South Africa

Bad news for South Africa’s economy

Sentiment among South African manufacturers slumped in May as businesses paused orders to await the results of last week’s election.

The Purchasing Managers’ Index fell to 43.8 in the month – the third time it’s been in contractionary territory this year – compared with 54 in April as business activity and new sales orders were hit by weaker demand, Absa said on Monday.

Business activity and new sales orders contracted because of sluggish domestic demand, sustained high interest rates and low levels of credit extension, the lender said.

Export sales also declined in May due to supplier problems in Europe and delays in deliveries of inputs, it said.

Purchasing managers were more optimistic about business conditions going forward. The index that measures expected business conditions in six months’ time rose to 57.6 in May from 55.7 in April.

Manufacturers surveyed were hopeful of a favorable election outcome and more upbeat about the global economic recovery, Absa said.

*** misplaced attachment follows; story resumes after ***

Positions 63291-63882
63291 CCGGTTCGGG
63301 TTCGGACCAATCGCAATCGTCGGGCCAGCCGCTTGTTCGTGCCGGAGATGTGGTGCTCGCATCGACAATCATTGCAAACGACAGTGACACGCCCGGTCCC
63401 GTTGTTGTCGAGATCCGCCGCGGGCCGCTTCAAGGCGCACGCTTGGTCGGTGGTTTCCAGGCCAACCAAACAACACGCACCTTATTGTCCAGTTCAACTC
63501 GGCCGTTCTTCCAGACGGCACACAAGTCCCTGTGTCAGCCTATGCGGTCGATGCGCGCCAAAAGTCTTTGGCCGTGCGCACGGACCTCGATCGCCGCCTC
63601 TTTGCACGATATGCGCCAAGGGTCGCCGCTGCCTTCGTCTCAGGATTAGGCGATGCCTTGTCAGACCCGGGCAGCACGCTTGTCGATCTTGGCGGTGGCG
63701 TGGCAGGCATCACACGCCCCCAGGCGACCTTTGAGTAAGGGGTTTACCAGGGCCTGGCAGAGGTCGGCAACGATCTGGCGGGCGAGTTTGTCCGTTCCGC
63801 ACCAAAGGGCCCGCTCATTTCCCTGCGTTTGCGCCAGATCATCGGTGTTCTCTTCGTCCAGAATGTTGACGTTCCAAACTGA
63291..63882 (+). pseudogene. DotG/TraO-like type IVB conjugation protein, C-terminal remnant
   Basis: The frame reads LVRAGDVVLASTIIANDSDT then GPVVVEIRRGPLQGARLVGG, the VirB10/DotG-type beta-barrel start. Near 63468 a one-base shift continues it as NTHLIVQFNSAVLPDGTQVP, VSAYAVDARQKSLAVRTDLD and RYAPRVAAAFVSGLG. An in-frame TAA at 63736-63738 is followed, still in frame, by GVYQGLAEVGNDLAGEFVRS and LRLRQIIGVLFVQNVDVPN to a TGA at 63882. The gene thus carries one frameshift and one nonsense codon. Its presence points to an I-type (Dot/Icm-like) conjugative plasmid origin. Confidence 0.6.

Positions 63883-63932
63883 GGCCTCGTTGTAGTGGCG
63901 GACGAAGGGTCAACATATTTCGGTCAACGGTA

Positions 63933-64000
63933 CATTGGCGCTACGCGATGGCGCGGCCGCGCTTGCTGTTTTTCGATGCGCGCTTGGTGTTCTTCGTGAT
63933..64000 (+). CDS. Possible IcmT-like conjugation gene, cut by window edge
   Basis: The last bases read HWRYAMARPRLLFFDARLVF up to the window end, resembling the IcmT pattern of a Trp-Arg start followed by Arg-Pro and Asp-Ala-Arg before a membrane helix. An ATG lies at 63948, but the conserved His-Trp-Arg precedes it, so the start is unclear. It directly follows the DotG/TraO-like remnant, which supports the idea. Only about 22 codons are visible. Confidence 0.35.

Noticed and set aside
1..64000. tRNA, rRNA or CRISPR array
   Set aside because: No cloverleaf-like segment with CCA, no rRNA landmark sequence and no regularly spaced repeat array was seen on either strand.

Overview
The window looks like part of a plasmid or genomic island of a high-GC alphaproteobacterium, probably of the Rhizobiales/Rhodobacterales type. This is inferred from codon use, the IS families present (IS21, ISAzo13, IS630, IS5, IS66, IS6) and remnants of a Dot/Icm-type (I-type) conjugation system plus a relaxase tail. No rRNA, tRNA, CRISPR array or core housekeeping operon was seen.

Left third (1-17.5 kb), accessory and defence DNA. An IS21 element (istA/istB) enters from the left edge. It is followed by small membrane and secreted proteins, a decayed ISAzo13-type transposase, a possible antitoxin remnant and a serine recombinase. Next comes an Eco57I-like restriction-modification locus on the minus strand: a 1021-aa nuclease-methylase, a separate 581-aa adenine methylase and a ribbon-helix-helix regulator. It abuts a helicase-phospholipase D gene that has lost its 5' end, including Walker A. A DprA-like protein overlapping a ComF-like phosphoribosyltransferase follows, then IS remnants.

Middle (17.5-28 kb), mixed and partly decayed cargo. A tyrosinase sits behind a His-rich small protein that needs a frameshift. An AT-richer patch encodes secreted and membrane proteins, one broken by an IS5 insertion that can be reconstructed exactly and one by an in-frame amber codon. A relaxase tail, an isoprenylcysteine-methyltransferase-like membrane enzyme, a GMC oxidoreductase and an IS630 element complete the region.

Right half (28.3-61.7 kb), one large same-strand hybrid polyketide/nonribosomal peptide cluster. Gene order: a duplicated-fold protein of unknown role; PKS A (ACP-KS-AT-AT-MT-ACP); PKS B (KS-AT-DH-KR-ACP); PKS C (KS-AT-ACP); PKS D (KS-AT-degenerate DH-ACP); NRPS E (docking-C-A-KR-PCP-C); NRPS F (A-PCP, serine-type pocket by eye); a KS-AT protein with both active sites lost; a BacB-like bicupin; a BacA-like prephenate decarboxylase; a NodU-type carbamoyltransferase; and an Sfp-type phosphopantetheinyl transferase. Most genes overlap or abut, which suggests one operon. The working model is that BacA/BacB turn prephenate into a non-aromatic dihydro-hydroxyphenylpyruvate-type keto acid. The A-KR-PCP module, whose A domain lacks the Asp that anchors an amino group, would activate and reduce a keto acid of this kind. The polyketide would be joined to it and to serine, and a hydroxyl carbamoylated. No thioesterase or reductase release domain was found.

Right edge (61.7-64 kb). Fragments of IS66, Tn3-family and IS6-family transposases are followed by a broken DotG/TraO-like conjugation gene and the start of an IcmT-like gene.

South Africa’s ruling African National Congress got less than 50% of the vote in the May 29 election, the first time it hasn’t had a parliamentary majority since it came to power three decades ago.

The party is in talks with opposition groups about potentially forming a coalition government.

Other positive news contained in the PMI reading was that purchasing prices declined to the lowest reading in six months, reflecting easing cost pressures.

That’s good news for the central bank, which last week held its benchmark interest rate and said it sees inflation stabilizing at 4.5% — the midpoint of its target range — earlier than previously expected.


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